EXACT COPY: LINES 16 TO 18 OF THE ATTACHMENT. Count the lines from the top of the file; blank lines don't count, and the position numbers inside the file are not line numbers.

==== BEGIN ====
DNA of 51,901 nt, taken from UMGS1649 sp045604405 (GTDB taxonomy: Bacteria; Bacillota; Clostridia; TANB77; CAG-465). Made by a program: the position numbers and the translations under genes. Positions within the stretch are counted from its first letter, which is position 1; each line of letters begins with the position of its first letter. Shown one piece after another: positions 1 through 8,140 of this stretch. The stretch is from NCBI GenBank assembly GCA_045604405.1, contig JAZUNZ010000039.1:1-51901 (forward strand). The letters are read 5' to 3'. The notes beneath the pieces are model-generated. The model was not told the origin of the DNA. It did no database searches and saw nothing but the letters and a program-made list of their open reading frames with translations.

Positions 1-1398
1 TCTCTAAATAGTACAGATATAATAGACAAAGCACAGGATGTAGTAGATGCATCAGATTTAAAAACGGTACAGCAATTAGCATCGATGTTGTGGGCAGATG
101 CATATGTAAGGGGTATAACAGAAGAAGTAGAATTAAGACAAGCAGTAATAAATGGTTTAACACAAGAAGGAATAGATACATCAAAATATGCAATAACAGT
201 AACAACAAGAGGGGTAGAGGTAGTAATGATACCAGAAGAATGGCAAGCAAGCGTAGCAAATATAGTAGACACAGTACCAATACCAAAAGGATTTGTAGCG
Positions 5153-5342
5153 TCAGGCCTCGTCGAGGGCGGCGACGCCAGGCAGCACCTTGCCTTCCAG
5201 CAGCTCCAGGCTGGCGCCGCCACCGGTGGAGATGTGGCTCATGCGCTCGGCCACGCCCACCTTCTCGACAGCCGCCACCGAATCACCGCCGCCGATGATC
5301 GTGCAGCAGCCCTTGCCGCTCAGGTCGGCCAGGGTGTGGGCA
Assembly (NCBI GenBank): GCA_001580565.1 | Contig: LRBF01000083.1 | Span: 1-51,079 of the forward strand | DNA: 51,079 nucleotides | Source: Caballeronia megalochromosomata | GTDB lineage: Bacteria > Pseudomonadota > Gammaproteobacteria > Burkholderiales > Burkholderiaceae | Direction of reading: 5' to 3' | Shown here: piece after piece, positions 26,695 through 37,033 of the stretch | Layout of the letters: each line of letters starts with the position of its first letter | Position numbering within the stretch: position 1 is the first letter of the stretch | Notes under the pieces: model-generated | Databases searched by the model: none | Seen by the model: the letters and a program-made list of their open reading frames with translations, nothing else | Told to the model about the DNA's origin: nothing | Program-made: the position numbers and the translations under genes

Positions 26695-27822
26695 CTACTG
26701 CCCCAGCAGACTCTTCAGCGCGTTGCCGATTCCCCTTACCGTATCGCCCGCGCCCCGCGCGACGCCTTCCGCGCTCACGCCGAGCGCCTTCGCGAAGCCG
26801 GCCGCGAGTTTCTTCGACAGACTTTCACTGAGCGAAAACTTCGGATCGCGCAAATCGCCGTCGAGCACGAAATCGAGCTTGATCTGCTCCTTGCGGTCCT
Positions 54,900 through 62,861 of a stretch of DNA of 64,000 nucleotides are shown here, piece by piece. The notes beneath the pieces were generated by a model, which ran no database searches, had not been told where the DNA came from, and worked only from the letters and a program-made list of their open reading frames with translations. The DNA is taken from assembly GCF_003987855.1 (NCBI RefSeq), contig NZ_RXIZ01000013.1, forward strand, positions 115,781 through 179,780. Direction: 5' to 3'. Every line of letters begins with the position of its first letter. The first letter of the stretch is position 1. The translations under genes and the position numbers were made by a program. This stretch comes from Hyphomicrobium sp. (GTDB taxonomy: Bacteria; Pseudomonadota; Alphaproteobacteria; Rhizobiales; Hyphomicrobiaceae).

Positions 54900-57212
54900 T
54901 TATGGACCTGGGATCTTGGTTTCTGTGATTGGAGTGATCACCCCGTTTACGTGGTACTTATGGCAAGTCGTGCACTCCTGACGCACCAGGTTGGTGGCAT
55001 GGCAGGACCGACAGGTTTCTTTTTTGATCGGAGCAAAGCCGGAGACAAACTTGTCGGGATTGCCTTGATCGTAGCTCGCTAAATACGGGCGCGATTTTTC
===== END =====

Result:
Positions 54900-57212
54900 T
54901 TATGGACCTGGGATCTTGGTTTCTGTGATTGGAGTGATCACCCCGTTTACGTGGTACTTATGGCAAGTCGTGCACTCCTGACGCACCAGGTTGGTGGCAT